CORTES: OK, well, a few things - you know, first of all, there is a lot of anxiety out there, and that's understandable. And although the economy's roaring back, we know we still have work to do to get to the heights of the Trump boom that we were enjoying just in the early parts of this year. But the point is we're getting there. But that anxiety, that economic angst out there is not the fault of President Trump, and I think the American people resoundingly know that. It's not the fault of Joe Biden, either. It's the fault of the Chinese Communist Party. So that's...

MOSLEY: Oh.

CORTES: ...One thing. We have to place the blame where it belongs. They deceived the world. And through their deception and their malfeasance, they infected the world, and they crashed the global economy.

MOSLEY: Well, Steve, let's talk, though, about America's response once we were aware...

CORTES: Yeah.

MOSLEY: ...That the coronavirus was a real threat. So the president has admitted that he deliberately downplayed the coronavirus. Despite the fact that public health experts say masks are one of the most effective tools in containing the virus - that's just one example - he continued to cast doubt on them. Also, the scientific head of the U.S. vaccine effort says a universally available vaccine isn't likely available till the middle of 2021. So what is the president's plan to prevent tens of thousands of more deaths if he's reelected?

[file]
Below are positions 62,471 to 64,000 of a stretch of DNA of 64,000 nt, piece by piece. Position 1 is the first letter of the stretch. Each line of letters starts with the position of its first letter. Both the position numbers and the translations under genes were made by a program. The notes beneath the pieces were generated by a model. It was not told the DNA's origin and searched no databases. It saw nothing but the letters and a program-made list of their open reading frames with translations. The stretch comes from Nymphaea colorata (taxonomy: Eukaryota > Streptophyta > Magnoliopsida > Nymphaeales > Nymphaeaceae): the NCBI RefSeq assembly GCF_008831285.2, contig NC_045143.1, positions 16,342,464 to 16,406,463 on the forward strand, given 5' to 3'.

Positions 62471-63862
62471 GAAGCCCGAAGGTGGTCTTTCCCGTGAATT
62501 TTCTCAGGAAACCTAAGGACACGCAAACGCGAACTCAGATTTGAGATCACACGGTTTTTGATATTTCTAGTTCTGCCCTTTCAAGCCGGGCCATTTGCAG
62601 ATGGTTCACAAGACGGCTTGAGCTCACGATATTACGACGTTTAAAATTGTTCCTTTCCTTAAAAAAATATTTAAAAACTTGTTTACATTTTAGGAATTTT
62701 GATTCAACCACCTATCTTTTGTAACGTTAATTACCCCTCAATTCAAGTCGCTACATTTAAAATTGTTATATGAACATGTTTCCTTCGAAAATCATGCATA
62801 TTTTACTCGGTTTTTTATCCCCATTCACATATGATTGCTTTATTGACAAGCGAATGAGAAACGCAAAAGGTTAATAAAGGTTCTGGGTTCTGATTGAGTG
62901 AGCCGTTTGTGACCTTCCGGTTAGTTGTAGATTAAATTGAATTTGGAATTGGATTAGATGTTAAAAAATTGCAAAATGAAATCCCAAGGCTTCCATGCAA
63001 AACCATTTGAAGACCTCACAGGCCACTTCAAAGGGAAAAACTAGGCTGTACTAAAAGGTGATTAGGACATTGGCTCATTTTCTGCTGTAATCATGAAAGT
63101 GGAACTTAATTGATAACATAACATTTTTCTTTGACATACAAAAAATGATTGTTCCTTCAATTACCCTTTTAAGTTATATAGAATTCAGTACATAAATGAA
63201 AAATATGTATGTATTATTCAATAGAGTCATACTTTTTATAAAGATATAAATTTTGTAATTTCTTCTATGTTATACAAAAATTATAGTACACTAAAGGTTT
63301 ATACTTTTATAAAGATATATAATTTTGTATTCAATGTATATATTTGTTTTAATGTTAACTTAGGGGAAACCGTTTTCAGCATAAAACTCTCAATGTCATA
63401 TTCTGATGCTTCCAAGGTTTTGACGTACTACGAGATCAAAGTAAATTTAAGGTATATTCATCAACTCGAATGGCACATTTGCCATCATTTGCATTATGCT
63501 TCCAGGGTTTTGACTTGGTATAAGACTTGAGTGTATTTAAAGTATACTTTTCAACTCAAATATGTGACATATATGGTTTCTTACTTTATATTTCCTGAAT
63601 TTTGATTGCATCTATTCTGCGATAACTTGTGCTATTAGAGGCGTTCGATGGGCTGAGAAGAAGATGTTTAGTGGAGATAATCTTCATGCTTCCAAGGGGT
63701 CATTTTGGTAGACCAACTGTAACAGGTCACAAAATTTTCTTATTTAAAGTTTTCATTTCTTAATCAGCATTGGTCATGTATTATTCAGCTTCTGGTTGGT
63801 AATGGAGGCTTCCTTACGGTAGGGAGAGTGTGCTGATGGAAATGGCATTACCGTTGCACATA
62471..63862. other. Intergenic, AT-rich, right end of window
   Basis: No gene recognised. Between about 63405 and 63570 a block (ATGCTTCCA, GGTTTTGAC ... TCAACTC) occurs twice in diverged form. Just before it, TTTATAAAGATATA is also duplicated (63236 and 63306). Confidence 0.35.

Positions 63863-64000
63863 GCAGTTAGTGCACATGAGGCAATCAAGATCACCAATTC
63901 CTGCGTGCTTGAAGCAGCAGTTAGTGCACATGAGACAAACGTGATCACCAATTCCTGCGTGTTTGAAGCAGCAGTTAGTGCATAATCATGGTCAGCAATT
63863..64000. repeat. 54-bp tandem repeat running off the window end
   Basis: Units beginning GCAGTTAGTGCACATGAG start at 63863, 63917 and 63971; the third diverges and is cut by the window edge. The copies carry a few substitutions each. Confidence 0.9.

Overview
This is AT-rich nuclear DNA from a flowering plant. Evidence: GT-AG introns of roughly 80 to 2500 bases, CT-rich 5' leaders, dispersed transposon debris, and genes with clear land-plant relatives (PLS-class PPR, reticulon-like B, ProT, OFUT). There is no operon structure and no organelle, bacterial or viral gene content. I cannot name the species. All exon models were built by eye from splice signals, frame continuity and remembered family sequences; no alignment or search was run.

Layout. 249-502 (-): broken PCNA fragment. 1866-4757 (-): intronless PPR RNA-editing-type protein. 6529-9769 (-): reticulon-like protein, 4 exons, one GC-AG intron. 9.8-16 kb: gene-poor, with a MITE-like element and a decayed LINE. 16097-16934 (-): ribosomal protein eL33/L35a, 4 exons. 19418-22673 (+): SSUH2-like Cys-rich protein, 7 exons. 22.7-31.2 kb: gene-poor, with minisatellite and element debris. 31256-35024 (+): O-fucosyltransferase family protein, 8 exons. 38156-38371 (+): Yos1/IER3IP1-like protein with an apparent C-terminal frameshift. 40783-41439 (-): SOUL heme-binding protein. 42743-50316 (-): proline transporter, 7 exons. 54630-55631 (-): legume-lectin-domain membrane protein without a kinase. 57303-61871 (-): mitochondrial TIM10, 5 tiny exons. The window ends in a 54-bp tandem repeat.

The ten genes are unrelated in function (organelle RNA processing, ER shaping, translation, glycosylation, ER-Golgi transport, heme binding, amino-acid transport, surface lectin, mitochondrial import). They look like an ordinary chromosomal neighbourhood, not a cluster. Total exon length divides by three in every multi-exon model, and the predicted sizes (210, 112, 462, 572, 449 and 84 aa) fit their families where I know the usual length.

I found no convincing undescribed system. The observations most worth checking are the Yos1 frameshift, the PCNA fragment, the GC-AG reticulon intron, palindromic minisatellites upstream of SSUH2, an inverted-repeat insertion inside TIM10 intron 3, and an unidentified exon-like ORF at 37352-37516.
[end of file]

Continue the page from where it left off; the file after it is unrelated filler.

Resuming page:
CORTES: Well, you know, look. Looking back toward the early days of the virus - it's important to note this - the president took this very seriously far before a lot of our leaders did. For example, when he put the restrictions on China travel at the end of January, he was called xenophobic by Joe Biden. So that's - Biden is somebody who wasn't taking it seriously when the president was.

MOSLEY: I'm sorry to keep interrupting you, but it wasn't until mid-March that the president acknowledged the gravity of the situation.

CORTES: Look. If you want to talk timeline here, this is important. Let's talk Dr. Fauci, somebody who the critics of the president love to lionize, right? Dr. Fauci on February 29 went on "The Today Show" - as late as the 29 - went on "The Today Show," told a national audience that they should not change anything. No part of their lives, none of their customs should change. Days later - literally days later - he was advocating within the administration for a complete shutdown of the country that then happened two weeks after that February 29 radio. And the reason I bring that up, by the way, is not just to criticize Fauci but to point out that even the leading epidemiologists in the world had extremely different views...

MOSLEY: It was very...

CORTES: ...Within days.

MOSLEY: Yes, it was very chaotic...

CORTES: Yes.

MOSLEY: ...In that moment, during that time.

CORTES: It was the fog of war.

MOSLEY: But...

CORTES: And neither the president nor Fauci had complete clarity at that time.

MOSLEY: That's Steve Cortes, a senior adviser to the Trump campaign.

Thank you so much for your time. Transcript provided by NPR, Copyright NPR.